Michael Kovrig Tried in Beijing, No Verdict Announced

Canadian Michael Kovrig was brought to trial in Beijing Monday on espionage charges after being held since December 2018. Michael Spavor, another Canadian who was detained at the same time, was tried on Dandong on March 18. Both men’s detentions came shortly after that of Huawei CFO Meng Wanzhou in Canada on an extradition order from the U.S. No verdict has been announced in either case, and foreign journalists and diplomats were barred from entering either courthouse. Diplomats from 26 countries were present at the Beijing court in a show of solidarity. At The New York Times, Javier C. Hernández reports on Kovrig’s trial:

The proceedings were conducted in secret, with the Chinese authorities barring foreign diplomats and journalists from attending. In a show of support for Mr. Kovrig, more than two dozen diplomats representing several countries, including Canada and the United States, tried to gain access to the courtroom, only to be turned away by security personnel.

Government officials, legal scholars and human rights activists denounced China’s decision to hold the trial, just days after another Canadian, Michael Spavor, a businessman who was also detained in 2018, appeared before a court in Dandong, a northeastern city. Critics have described the trials as a sham and say China is resorting to “hostage diplomacy.”

[…] China on Monday defended its decision to go forward with the trial of Mr. Kovrig. The court in Beijing said in a brief statement that he was tried on charges of “gathering state secrets and intelligence for foreign countries” and that a verdict would be announced at a later date.

In combative remarks, Hua Chunying, a spokeswoman for the Chinese Foreign Ministry, rejected criticism that the trials should be open to the public and accused Canada of acting as an accomplice to American efforts to undermine China. [Source]

Canadian officials have not been allowed to visit Kovrig in detention, and they were prevented from attending the trial as well, in contravention of the consular agreement between the two countries. Emily Feng reports for NPR:

[Jim Nickel, charge d’affaires at the Canadian embassy in China] said the Canadian Embassy had not been granted consular access to Kovrig before the trial. The embassy has also not been told which lawyers are representing Kovrig and Spavor in court.

“We remain deeply concerned at the lack of minimum procedures and protections granted to the two Canadian citizens during their two years of arbitrary detention,” said William Klein, acting deputy chief of mission at the U.S. Embassy in Beijing. He spoke outside the Beijing courthouse where Kovrig was tried Monday morning.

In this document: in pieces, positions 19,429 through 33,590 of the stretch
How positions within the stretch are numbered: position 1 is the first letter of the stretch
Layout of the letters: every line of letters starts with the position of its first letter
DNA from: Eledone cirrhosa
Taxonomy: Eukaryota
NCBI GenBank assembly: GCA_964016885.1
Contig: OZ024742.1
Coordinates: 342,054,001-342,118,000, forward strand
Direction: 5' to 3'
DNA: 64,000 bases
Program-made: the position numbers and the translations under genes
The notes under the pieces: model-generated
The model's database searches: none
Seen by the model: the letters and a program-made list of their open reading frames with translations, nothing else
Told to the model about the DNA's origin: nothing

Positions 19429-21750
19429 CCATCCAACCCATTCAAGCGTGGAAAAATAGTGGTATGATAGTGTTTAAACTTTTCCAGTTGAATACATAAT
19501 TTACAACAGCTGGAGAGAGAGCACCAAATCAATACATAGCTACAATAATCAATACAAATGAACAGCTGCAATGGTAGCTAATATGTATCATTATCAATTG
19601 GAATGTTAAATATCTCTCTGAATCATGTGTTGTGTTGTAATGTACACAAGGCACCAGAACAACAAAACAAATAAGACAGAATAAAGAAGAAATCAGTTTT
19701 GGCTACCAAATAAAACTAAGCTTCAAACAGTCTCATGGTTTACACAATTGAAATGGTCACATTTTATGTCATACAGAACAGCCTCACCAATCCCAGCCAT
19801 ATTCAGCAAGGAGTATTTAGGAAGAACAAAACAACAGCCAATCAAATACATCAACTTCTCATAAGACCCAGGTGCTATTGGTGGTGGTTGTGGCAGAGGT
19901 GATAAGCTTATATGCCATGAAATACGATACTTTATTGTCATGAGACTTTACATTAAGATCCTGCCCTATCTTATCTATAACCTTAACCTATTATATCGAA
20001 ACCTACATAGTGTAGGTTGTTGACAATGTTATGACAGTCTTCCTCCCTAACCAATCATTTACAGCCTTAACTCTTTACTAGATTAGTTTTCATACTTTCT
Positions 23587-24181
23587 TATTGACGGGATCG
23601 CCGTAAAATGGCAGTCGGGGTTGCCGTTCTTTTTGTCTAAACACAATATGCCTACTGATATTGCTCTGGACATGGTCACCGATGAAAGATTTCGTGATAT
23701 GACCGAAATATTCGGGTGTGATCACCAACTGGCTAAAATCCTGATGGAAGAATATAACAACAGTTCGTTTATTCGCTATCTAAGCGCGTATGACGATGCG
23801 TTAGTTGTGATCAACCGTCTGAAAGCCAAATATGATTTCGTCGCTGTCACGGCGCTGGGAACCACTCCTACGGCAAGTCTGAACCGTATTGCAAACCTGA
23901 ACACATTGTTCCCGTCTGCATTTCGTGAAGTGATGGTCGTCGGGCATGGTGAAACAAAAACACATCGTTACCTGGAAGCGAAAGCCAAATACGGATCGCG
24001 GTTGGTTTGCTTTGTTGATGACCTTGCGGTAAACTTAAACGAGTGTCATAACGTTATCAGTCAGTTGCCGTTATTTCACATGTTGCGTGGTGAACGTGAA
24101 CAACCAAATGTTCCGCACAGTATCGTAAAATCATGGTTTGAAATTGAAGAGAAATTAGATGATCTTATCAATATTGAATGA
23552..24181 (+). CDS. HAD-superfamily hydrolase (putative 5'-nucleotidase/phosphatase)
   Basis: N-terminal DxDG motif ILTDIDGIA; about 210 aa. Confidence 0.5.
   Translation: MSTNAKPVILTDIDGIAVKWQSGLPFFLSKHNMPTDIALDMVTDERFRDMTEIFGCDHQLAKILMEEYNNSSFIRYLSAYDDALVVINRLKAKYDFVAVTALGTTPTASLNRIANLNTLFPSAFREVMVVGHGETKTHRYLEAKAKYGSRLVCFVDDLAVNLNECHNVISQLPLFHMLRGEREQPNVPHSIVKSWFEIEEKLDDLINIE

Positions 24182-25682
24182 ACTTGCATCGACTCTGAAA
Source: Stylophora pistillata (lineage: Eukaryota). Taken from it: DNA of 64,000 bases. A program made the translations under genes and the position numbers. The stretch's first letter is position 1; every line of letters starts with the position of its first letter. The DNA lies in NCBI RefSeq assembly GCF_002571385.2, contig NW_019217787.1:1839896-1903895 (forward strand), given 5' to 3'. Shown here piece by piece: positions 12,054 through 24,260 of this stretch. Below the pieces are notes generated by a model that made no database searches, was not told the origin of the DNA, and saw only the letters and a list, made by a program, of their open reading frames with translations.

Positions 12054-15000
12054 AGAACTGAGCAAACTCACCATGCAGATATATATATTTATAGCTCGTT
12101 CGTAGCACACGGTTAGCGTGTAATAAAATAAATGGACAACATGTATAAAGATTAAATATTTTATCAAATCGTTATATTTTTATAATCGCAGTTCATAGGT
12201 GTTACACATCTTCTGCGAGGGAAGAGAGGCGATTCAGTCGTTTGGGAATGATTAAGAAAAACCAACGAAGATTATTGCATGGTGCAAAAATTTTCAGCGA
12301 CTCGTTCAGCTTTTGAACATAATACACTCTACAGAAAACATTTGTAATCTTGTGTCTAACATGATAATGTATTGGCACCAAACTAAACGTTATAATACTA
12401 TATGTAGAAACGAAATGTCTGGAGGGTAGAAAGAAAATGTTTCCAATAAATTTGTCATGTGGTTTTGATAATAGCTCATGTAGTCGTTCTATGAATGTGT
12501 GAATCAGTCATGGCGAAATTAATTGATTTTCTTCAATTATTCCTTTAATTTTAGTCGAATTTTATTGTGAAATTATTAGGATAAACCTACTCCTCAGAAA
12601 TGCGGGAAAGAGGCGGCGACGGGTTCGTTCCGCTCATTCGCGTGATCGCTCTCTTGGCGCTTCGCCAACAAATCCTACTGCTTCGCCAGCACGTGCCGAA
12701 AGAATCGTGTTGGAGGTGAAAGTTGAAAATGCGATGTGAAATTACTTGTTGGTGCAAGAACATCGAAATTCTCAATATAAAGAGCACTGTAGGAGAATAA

China said the diplomats trying to attend Kovrig’s trial had interfered with its judicial sovereignty.

“Canada gathered some embassy staff and meddled in the individual case of a Canadian citizen handled in accordance with Chinese law,” Hua Chunying, a Chinese foreign ministry spokesperson told NPR today. “We advise Canada that its scheme to gang on up China will never succeed.” [Source]

As in Spavor’s trial, the government made very little information available about the proceedings or likely outcome, though many observers expect both men to be convicted. From Gerry Shih of The Washington Post:

The Beijing Second People’s Intermediate Court posted a one-sentence statement Monday evening saying that Kovrig faced espionage charges behind closed doors because his case involves state secrets, after more than two dozen Western diplomats were rebuffed when they tried to enter the courthouse in the morning.

The verdict on Kovrig — if there is one — would be announced “at a selected time, according to law,” the court said, echoing an announcement a northeastern Chinese court issued about Spavor on Friday.

[…] But after 10 hours, Kovrig’s trial ended like the March 19 trial of businessman Michael Spavor, the other Canadian involved in the case: with no verdict, no transparency around court proceedings and no new information about the fate of either man. [Source]

Peter Dahlin, the executive director of Safeguard Defenders who was himself detained in China in early 2016, told the Toronto Star that he expects the Canadians to be convicted and then released:

“They’re going to be convicted. There’s too much invested in this at this point,” Dahlin said.

“China needs to save face, so there will be some form of trial, I’m pretty certain, no matter what, but with the understanding they will be released upon a verdict.”

Yaxue Cao, the founder of the Washington-based digital publication China Change, said she’s not as optimistic.

[…] “I doubt they will be released, because (the Chinese government wants) their woman back,” Cao said, referring to Meng. [Source]

The trials come as high-level talks between China and the U.S. turned acrimonious, and a coalition of states in Europe, Canada, and the U.S. imposed sanctions against Chinese officials over abuses in Xinjiang, while China fired back by sanctioning European officials and organizations, including MERICS.

Journalists tweeted from outside the Beijing courthouse on Monday:


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